Charting the Course: Using Data to Support Foster Youth College Success.
RTI International. John Burton Foundation for Children. Stuart Foundation.
Published: October 2015
This report provides information on the educational experiences of foster youth attending a subset of community colleges and universities in California. It builds on the work of the California College Pathways (CCP) initiative, a public and private partnership that supports campuses and community organizations to help foster youth succeed in postsecondary education. This strategy is designed to increase the number of foster youth in California who earn a college degree or certificate. The report, presented in two parts–Part 1: Community Colleges and Part 2: Universities–aggregates data across 31 CCP campuses and demonstrates how foster youth students are faring on a common set of key indicators of access and success in community colleges and universities. The quantitative data for the 2012-13 and 2013-14 academic years were supplemented with qualitative data from various student and stakeholder focus groups conducted on a subset of individual campuses in 2014. The data presented include key metrics of progress categorized primarily by the type of institution supplying the information and then by the milestones which guide the CCP approach: equip with essential resources, enroll in college or training program, earn a degree or certificate, and embark on a career. The data indicate that at the 19 community colleges that submitted data, 123 foster youth earned an associate’s degree, certificate, and/or transfer in 2012-13, and 149 foster youth earned an associate’s degree, certificate, and/or transfer in 2013-14. At the universities that submitted data (8 for 2012-13, and 9 for 2013-14), 101 foster youth earned a bachelor’s degree in 2012-13 and 125 foster youth earned a bachelor’s degree in 2013-14. The report closes with recommendations for advancing data collection and improving the use of shared measurements. (Author abstract modified)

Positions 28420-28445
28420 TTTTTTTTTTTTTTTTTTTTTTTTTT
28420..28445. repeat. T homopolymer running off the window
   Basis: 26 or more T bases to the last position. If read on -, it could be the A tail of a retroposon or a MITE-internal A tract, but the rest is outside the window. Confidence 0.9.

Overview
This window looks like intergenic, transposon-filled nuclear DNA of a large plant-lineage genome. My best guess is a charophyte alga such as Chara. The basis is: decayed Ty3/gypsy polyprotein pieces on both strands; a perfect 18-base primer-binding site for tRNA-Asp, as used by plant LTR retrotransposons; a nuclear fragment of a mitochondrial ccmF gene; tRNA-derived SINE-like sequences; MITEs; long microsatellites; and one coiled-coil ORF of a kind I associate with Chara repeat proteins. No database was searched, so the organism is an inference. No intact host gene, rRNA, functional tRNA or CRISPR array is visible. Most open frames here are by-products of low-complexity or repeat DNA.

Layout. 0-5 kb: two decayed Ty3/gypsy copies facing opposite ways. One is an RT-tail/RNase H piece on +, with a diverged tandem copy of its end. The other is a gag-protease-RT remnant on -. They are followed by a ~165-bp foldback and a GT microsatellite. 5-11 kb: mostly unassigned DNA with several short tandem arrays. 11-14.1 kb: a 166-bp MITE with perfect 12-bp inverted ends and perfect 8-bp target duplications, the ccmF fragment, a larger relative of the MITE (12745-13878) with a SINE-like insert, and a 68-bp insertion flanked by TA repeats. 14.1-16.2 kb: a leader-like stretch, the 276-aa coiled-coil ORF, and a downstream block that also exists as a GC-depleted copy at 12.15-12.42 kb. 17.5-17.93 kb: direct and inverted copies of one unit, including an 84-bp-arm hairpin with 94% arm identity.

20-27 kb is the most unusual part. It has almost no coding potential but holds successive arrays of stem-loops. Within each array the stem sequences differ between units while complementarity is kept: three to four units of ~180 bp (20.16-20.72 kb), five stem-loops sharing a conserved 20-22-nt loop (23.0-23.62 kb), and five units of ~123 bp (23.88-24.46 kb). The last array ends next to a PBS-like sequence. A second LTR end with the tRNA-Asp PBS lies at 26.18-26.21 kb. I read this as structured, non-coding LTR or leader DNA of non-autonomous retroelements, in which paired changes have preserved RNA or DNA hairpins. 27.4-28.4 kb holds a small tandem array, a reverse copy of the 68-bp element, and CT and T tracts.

data collection; foster adolescents; POSTSECONDARY EDUCATION; FOSTER CARE ALUMNI; UNIVERSITIES; Education; Special Needs; California; DATA ANALYSIS